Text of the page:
The level of carcinogenic in foods must be reduced to zero, according to five exports who spoke at a consumer information forum at Gutman Library last night.
The exports made their recommendations at a time when Massachusetts is holding public hearings to decide whether to adopt permanent limits on the amount of EDB allowed to foods. EDB became an important health issue last month when checks found supermarket goods with EDB levels as high as 2000 parts per billion, and the Commonwealth responded by imposing a temporary limit of one part per billion.
Each member of the panel agreed that EDB constitutes a tremendous health hazard and that even the smallest traces present too great a rink. EDB has been linked to liver cancer in laboratory animals, but its effects on humans have yet to be fully tested.
Even in the smallest samples, the odds of EDB molecules making contact with cells "are odds we'd all like in a lottery but not odds we'd want in adjusting to a carcinogen," said Dr. David Ozonoff, president of the Massachusetts Public Health Association.
Any amount of the chemical which can be detected in thus "far too much of the substance in the food supply," Paonoff added.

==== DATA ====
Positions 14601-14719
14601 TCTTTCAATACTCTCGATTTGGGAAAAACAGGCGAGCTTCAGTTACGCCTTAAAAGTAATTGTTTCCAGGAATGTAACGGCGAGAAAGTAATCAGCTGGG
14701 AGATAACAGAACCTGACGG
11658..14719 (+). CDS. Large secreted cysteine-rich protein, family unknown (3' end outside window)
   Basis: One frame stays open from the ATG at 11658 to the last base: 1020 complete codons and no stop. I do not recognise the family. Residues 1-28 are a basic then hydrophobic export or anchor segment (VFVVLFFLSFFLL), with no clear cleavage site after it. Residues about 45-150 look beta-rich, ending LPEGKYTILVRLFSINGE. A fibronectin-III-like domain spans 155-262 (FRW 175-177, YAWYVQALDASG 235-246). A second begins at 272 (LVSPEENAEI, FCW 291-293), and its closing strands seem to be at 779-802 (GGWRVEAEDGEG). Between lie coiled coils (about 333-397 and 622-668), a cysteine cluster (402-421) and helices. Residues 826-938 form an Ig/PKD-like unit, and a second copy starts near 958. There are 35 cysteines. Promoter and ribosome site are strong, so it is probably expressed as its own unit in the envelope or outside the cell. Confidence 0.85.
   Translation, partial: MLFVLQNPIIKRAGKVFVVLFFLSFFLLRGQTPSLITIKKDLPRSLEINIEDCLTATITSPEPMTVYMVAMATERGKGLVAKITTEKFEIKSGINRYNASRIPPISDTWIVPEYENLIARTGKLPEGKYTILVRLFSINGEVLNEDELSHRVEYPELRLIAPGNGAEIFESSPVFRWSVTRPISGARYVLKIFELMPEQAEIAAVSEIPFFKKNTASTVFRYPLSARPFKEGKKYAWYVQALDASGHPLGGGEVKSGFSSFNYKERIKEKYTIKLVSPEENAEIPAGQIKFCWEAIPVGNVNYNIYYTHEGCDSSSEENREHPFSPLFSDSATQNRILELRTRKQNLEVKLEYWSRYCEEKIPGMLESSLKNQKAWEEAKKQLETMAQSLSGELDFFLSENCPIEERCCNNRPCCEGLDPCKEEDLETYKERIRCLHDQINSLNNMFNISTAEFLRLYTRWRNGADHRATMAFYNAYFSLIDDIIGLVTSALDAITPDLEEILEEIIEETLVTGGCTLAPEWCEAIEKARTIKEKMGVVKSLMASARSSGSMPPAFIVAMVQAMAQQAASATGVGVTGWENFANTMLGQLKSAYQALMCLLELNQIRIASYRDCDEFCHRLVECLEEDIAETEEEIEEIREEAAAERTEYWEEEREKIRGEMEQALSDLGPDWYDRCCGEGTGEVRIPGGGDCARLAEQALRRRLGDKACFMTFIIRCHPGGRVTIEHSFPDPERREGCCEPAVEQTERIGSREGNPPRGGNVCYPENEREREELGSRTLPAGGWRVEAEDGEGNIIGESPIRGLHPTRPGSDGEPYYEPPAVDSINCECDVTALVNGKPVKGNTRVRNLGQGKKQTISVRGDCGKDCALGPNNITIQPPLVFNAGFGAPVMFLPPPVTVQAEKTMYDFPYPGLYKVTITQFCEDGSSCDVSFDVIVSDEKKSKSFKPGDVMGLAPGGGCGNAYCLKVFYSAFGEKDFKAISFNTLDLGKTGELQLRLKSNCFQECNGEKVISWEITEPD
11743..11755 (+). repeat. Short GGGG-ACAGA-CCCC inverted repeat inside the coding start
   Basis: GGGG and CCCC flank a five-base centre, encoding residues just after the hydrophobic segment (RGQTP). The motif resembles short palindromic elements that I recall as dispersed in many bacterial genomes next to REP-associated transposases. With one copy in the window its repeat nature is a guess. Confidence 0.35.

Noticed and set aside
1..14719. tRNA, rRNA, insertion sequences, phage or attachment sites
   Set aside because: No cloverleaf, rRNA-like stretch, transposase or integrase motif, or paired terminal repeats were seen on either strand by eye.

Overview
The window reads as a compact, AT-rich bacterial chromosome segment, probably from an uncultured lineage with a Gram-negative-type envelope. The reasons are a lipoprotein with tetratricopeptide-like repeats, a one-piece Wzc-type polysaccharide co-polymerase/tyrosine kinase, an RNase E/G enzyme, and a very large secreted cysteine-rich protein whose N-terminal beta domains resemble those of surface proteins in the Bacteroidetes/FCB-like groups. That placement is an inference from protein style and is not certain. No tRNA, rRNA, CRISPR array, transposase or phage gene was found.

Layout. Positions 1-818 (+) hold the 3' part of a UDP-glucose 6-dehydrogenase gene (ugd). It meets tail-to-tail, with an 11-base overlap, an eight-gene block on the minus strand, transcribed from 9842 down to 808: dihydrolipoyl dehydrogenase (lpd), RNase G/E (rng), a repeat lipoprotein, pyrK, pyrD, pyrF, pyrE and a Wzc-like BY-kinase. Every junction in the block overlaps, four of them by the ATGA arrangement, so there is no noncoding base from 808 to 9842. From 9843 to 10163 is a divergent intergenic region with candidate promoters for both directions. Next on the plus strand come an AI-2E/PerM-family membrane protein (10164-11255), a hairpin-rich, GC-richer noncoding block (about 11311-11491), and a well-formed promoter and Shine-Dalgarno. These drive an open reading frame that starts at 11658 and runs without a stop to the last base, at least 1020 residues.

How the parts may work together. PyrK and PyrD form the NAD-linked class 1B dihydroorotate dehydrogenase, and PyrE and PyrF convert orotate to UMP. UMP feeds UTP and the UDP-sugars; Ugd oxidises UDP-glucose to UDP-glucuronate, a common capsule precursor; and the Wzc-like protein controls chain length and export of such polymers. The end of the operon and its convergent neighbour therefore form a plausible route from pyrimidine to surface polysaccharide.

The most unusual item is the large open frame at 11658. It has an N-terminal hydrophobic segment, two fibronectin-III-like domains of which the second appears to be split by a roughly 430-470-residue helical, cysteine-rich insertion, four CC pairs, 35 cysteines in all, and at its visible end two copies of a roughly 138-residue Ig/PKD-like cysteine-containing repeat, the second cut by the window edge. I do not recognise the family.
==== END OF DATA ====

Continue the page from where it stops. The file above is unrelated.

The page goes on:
Although the panel strongly praised the watchdog efforts of State Department of Public Health, the department can only do "a certain amount of monitoring to enforce the limit it's set," said Nancy Ridley, who directs the EDB testing program in Massachusetts.
Rather, the Commonwealth must also count on the "voluntary compliance" of private industry, which Ridley said has been reliable in the past.
The forum by the New England Food Cooperative Organization, attracted only about 25 people, but audience members called the speeches useful and informative.
"It's helped to see the people involved [in the debuts] and to get a feeling for where those people's values are at," said Jordan B. Lowe a manger for Ere whom Natural Foods.